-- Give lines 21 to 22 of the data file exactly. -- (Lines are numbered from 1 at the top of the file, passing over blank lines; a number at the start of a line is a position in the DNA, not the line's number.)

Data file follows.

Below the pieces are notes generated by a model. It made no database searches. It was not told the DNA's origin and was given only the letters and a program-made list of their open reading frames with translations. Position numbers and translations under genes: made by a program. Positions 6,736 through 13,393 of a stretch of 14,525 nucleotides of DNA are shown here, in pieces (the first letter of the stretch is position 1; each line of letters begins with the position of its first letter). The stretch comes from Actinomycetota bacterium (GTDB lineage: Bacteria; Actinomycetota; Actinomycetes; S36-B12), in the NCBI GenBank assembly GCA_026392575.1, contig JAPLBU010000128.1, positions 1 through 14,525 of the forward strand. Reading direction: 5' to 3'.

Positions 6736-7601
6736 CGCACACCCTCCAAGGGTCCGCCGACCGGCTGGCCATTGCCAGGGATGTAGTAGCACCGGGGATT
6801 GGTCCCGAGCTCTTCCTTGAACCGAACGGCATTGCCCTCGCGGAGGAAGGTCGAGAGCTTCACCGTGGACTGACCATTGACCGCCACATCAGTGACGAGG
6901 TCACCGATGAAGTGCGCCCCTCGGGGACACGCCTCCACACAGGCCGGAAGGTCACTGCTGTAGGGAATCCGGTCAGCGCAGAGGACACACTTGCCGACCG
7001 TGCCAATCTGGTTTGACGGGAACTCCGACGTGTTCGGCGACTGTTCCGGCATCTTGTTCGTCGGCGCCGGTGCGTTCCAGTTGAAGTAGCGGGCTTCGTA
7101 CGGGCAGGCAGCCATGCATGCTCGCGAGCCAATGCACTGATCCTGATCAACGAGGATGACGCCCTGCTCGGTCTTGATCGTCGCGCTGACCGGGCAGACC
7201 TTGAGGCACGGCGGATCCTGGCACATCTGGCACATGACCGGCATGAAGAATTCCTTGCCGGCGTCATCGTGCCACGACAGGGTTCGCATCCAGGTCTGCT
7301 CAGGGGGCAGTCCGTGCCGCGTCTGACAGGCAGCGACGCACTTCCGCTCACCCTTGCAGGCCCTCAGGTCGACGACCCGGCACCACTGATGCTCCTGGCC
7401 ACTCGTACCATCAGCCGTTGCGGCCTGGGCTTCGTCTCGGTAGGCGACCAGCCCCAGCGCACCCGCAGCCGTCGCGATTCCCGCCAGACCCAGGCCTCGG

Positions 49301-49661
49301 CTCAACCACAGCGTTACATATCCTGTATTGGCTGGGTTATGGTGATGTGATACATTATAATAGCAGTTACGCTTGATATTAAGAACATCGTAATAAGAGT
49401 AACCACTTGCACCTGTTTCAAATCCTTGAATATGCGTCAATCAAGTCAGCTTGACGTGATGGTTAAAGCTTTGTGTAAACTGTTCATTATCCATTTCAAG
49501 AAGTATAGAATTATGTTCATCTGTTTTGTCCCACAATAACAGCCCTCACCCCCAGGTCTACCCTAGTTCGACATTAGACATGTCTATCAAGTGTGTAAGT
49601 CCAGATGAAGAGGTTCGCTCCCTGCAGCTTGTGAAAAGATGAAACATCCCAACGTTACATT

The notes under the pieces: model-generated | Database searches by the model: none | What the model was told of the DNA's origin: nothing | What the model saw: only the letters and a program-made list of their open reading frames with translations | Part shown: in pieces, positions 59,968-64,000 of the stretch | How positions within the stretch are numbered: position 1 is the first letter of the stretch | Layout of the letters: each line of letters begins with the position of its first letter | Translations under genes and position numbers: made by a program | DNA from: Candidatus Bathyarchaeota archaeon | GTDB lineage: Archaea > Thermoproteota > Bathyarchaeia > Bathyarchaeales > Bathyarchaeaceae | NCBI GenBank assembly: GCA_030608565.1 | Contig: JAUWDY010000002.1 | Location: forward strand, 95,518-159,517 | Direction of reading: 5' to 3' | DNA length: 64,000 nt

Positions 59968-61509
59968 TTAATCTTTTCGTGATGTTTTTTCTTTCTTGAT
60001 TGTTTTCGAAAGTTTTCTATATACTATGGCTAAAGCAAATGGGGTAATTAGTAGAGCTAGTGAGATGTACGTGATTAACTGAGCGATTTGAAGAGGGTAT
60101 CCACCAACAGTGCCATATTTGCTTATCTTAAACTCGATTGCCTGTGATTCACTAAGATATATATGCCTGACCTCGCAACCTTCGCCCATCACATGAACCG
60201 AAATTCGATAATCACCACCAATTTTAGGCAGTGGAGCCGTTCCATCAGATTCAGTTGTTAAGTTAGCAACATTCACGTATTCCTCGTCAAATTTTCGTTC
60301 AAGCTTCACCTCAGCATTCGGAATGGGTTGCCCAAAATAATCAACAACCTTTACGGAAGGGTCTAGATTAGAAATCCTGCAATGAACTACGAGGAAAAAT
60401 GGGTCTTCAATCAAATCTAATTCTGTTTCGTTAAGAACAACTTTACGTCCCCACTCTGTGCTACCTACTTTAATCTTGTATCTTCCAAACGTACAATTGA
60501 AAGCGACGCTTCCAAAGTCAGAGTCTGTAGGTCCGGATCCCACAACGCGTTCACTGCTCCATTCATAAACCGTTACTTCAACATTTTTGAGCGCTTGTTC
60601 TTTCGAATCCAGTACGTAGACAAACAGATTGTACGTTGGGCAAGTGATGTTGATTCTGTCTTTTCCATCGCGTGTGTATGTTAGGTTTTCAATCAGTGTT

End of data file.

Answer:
60201 AAATTCGATAATCACCACCAATTTTAGGCAGTGGAGCCGTTCCATCAGATTCAGTTGTTAAGTTAGCAACATTCACGTATTCCTCGTCAAATTTTCGTTC
60301 AAGCTTCACCTCAGCATTCGGAATGGGTTGCCCAAAATAATCAACAACCTTTACGGAAGGGTCTAGATTAGAAATCCTGCAATGAACTACGAGGAAAAAT